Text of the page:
Encyclopædia Britannica, Eleventh Edition
The Encyclopædia Britannica, Eleventh Edition is a 29-volume reference work, an edition of the Encyclopædia Britannica. It was developed during the encyclopaedia's transition from a British to an American publication; some of its articles were written by the best-known scholars of the time. This edition of the encyclopedia, containing 40,000 entries, is now in the public domain, many of its articles have been used as a basis for articles in Wikipedia. However, the outdated nature of some of its content makes its use as a source for modern scholarship problematic; some articles have special value and interest to modern scholars as cultural artifacts of the 19th and early 20th centuries. The 1911 eleventh edition was assembled with the management of American publisher Horace Everett Hooper. Hugh Chisholm, who had edited the previous edition, was appointed editor in chief, with Walter Alison Phillips as his principal assistant editor. Hooper bought the rights to the 25-volume 9th edition and persuaded the British newspaper The Times to issue its reprint, with eleven additional volumes as the tenth edition, published in 1902.
Hooper's association with The Times ceased in 1909, he negotiated with the Cambridge University Press to publish the 29-volume eleventh edition. Though it is perceived as a quintessentially British work, the eleventh edition had substantial American influences, not only in the increased amount of American and Canadian content, but in the efforts made to make it more popular. American marketing methods assisted sales; some 14% of the contributors were from North America, a New York office was established to coordinate their work. The initials of the encyclopedia's contributors appear at the end of selected articles or at the end of a section in the case of longer articles, such as that on China, a key is given in each volume to these initials; some articles were written by the best-known scholars of the time, such as Edmund Gosse, J. B. Bury, Algernon Charles Swinburne, John Muir, Peter Kropotkin, T. H. Huxley, James Hopwood Jeans and William Michael Rossetti. Among the lesser-known contributors were some who would become distinguished, such as Ernest Rutherford and Bertrand Russell.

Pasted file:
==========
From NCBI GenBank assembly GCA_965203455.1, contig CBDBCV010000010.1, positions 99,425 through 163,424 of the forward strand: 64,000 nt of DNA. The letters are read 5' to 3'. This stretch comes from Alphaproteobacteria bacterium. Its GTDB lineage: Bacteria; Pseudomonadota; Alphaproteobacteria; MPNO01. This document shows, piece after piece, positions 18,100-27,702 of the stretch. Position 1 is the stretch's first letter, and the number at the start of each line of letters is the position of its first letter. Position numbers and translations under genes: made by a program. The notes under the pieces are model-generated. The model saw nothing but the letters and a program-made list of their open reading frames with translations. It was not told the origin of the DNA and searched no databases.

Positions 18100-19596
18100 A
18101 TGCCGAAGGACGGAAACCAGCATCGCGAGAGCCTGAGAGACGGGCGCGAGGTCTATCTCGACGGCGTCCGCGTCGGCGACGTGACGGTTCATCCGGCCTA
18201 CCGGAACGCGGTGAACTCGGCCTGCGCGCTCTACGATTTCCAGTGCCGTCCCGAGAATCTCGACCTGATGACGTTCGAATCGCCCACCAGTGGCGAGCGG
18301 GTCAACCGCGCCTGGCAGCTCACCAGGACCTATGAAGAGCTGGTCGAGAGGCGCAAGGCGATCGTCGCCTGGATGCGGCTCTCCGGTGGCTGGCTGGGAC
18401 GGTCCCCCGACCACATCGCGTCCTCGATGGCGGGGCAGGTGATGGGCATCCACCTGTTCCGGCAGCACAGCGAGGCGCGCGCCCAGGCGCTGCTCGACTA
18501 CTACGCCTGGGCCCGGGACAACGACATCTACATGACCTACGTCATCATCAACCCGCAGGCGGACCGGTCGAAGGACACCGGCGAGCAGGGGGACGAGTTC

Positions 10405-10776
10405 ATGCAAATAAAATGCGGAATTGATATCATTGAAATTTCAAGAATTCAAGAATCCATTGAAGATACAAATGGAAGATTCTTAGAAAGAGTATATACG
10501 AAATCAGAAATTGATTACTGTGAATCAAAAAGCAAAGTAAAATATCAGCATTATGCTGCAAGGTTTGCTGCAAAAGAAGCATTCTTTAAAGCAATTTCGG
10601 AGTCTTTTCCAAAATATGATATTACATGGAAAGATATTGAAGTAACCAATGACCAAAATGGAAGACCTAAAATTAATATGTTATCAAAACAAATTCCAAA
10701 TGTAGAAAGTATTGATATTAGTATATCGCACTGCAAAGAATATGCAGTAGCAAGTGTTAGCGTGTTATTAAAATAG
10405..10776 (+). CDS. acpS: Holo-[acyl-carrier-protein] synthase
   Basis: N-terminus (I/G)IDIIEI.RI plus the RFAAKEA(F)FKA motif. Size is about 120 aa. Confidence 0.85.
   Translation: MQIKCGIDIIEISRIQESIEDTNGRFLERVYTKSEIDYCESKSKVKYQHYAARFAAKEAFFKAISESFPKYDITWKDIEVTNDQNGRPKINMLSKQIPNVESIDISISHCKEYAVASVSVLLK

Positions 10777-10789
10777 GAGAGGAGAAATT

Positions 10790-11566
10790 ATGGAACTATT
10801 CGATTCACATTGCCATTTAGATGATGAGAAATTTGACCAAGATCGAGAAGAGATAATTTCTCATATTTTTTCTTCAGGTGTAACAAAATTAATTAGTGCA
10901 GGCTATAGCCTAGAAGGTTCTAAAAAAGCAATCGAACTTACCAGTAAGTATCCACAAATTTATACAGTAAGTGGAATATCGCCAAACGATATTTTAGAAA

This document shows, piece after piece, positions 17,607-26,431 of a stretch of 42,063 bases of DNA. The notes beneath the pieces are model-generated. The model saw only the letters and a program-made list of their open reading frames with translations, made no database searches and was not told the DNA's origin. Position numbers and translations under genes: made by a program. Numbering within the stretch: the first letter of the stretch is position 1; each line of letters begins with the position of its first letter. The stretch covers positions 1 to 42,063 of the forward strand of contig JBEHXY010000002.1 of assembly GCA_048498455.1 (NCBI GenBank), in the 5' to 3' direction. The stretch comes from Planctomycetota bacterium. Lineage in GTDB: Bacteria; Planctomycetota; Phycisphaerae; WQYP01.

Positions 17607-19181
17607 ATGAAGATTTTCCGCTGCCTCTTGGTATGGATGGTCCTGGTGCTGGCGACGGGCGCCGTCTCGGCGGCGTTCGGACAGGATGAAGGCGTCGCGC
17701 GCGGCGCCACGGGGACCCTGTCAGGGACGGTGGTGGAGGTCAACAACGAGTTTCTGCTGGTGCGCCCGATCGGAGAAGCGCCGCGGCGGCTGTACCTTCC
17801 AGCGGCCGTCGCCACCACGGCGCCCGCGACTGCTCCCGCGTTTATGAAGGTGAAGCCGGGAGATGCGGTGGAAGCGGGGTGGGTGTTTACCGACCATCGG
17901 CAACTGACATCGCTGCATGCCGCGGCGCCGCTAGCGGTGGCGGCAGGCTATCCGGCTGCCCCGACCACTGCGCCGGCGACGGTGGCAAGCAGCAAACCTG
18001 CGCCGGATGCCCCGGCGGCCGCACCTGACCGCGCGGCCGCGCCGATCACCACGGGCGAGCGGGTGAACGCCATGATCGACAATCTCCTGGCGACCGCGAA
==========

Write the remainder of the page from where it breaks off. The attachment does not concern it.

Many articles were carried over from some with minimal updating. Some of the book-length articles were divided into smaller parts for easier reference, yet others much abridged; the best-known authors contributed only a single article or part of an article. Most of the work was done by British Museum scholars and other scholars; the 1911 edition was the first edition of the encyclopædia to include more than just a handful of female contributors, with 34 women contributing articles to the edition. The eleventh edition introduced a number of changes of the format of the Britannica, it was the first to be published complete, instead of the previous method of volumes being released as they were ready. The print type was subject to continual updating until publication, it was the first edition of Britannica to be issued with a comprehensive index volume in, added a categorical index, where like topics were listed. It was the first not to include long treatise-length articles. Though the overall length of the work was about the same as that of its predecessor, the number of articles had increased from 17,000 to 40,000.